Here are the Spirit birthed positive affirmations (a buzz word in the 70's) that pack a punch, a means by which God delivered me from the depths of low self-esteem, lack of self confidence, guilt, shame, and self denigration.

I was chosen before the foundation of the world (Eph. 1:4); I am loved by God; saved by His grace, and seated in heavenly places with Christ (Eph. 2:4-6); neither death, nor life, nor angels, nor principalities, nor things present, nor things to come, nor powers, nor height, nor depth, nor anything else in all creation, will be able to separate me from the love of God in Christ Jesus our Lord (Rom 8:38-39); I am holy, blameless, unreproveable (Col. 1:22); I am the righteousness of God (II Cor. 5:21); it is Christ living in me whose faith sustains me (Gal. 2:20); I am a son of the Most High (Gal. 3:26).

I wrote these God breathed affirmations on 4" x 6" cards, and put one on the mirror in my bathroom so I could see it when getting ready for work; one on the refrigerator door; one on the dashboard of my car; and one in my purse. When I began to feel down about myself, I would whip out a card and read these statements, often out loud. By the power of the Holy Spirit, they never failed to buoy me up to face whatever it was which troubled me.

Dealing with anger is a process, no matter who is the target. Turning it on God is safe, because He knows all about it, and has made provisions in Christ to deal with it. Think about the Jews who dragged Jesus before Pilate, accusing Him of all manner of trumped up charges (Matt. 27:2, 11-12). Pilate couldn't find anything wrong and would have let Him go with a scourging, but the Jews, seething with rage and anger screamed, "Crucify Him! Crucify Him!"(Vs. 22-23).

I have previously mentioned Jack Miles book, Christ, a Crisis in the Life of God. In it, he gives an excellent background for the rage Jews had against God, though like most Christians, they would not have admitted it. Of course, they denied that Christ was God, and instead accused Him of having a demon (John 8:52), but in fact, they took out all their rage for Yahweh on the innocent Lamb of God. Miles points out that humanly speaking, they had just cause for their rage. The prophets had promised freedom from oppression by their enemies, safety in the promised land; that each man would sit unafraid under his own fig tree and vine (Isa. 30, 31; 33:29-24; Micah 4:4). Instead of that, the rebellious sons of Jacob were dragged off to Assyria and Babylon, and even when they were allowed to return to rebuild the temple, only a remnant came back. They attempted to rebuild the walls of the holy city of Jerusalem, a trowel in one hand and a sword or spear in the other (Neh. 4:13-18). The temple, which Zerubbabel helped them build, was so far inferior to Solomon's great temple that the old men wept when they saw it (Ezra 4:2-3;.3:12).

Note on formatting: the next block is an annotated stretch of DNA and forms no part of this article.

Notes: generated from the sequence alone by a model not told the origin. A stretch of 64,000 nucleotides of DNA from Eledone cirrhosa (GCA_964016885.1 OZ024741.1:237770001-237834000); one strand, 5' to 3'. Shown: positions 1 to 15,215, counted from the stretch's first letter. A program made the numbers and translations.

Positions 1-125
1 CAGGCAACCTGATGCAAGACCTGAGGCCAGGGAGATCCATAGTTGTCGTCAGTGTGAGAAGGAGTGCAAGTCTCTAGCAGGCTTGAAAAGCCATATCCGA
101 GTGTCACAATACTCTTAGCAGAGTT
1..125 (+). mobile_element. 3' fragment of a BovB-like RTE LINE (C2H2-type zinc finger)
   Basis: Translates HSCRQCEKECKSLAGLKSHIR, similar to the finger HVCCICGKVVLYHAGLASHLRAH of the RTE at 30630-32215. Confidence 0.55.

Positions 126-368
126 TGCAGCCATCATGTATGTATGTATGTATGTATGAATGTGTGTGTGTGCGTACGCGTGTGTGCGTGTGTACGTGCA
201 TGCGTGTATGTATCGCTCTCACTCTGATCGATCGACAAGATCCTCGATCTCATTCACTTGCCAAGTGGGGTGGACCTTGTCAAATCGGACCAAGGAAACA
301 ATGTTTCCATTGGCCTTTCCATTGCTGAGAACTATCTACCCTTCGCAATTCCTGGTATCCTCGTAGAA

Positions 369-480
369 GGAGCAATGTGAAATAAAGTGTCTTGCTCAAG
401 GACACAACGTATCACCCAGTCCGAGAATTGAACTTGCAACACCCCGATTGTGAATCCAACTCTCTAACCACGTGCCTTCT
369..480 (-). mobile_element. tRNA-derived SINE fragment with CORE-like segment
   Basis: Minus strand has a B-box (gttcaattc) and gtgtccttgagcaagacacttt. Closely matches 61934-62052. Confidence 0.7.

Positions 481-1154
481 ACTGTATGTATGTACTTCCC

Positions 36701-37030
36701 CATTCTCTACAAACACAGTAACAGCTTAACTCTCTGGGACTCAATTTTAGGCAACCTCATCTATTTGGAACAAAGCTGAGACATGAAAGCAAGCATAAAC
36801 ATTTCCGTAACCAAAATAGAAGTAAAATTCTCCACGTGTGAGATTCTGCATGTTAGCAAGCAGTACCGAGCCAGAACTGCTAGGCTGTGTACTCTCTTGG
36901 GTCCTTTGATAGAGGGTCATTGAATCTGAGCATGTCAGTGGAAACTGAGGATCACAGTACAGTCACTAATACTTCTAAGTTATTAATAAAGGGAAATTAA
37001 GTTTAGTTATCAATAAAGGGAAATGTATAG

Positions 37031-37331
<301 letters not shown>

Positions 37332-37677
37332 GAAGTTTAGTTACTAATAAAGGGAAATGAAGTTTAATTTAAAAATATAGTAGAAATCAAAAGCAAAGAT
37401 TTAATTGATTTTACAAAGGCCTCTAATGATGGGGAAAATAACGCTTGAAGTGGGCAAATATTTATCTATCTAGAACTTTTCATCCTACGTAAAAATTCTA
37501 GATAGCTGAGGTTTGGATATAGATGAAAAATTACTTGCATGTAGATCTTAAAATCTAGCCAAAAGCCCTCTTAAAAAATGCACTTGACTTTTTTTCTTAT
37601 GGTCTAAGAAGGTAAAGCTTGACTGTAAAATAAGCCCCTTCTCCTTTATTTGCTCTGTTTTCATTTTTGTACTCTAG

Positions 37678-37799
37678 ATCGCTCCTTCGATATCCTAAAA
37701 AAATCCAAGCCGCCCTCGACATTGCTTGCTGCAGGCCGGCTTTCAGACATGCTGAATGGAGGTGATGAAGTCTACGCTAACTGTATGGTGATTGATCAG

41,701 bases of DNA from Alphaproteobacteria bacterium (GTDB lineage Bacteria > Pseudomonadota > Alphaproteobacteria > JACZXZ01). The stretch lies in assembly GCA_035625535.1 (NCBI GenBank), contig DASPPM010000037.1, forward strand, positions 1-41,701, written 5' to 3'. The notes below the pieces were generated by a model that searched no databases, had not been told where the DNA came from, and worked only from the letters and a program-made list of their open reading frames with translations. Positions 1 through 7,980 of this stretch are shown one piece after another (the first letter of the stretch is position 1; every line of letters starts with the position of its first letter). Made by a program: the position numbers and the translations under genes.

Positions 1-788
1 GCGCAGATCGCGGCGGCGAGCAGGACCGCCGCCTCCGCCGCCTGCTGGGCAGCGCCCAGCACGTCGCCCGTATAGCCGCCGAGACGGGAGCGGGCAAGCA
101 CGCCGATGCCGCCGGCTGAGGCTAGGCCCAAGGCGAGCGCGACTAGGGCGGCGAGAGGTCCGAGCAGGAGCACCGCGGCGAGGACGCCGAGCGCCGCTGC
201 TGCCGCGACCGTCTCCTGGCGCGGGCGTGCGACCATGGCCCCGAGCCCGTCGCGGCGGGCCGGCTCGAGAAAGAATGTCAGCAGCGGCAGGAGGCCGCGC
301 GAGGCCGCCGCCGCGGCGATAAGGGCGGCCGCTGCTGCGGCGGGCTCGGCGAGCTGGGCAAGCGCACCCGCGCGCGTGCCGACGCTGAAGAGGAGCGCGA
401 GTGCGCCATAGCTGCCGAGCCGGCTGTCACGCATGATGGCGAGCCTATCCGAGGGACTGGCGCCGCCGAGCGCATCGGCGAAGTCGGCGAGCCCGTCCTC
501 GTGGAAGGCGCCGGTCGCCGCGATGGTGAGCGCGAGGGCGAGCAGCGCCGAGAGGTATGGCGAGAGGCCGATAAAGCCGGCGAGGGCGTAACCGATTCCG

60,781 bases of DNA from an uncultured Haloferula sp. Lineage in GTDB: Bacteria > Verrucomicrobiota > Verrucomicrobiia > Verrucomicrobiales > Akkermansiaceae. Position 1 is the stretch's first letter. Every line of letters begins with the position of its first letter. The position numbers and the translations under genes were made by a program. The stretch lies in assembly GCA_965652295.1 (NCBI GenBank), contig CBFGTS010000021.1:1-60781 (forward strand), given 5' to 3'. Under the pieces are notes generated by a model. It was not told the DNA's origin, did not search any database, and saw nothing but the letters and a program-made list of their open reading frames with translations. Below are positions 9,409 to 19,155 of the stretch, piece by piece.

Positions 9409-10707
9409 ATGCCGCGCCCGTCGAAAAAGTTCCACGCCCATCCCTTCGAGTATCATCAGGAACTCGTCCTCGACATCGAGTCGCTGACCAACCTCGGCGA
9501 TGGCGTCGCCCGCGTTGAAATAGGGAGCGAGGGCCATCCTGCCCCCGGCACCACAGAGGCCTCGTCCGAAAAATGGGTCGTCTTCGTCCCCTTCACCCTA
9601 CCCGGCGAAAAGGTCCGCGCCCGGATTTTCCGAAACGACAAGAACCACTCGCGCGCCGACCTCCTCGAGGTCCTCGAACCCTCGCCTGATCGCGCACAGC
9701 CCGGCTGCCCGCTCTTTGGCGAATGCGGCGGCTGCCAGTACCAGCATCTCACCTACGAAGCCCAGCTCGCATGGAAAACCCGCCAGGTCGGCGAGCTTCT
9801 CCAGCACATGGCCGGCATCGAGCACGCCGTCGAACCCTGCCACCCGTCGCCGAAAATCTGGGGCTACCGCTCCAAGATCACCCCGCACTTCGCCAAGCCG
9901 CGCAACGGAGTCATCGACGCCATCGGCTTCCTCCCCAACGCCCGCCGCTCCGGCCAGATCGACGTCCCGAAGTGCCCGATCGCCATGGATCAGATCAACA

From the time of Nebuchadnezzar's deportation of Judah to Babylon, God's people were never again a sovereign nation in their own land, under their own government. As we recall, the law allowed them to hate their enemies and make war against them. In fact, some of the prophets gave blood curdling accounts of God mopping up on Israel's enemies, putting them to the sword, as Joshua did when he led the invasion of Canaan, and utterly defeating them all who opposed them (Isaiah 34), to the glory of their "warrior God" (Miles' term for Yahweh, the fierce right arm of Israel). They were looking for Messiah to come and fulfill these prophecies, defeat the hated Romans who held them in a violent, iron grip, and victoriously restore to their rule, the land promised to Abraham, Isaac, and Jacob.

Imagine their surprise and anger then, when Jesus came along preaching LOVE. He had the power and authority of the promised Messiah, but horrors, His teachings caused them to tear out their hair and run screaming into the night: "Love your enemies, do good to those who hate you" (Luke 6:27). If they behaved this way, He told them, they would be like their Father: "But love your enemies, and do good, and lend, expecting nothing in return; and your reward will be great, and you will be sons of the Most High; for he is kind to the ungrateful and the selfish. Be merciful, even as your Father is merciful" (Luke 6:35,36).

I have to say in their defense that I understand how shocking this must have been for them. I read about God's punishments of Israel under Law and was terrified of Him; they had lived it. Not only that, but He had been totally silent for four hundred years. Not since Malachi had a prophet come from God. And like a lot of us today, they probably only remembered the parts of what he had said which was to their liking: "For behold, the day comes, burning like an oven, when all the arrogant and all evildoers will be stubble; the day that comes shall burn them up, says the LORD of hosts, so that it will leave them neither root nor branch" (Mal. 4:1, RSV). Even now, some Christians today still expect evil doers to be burned in hell by God.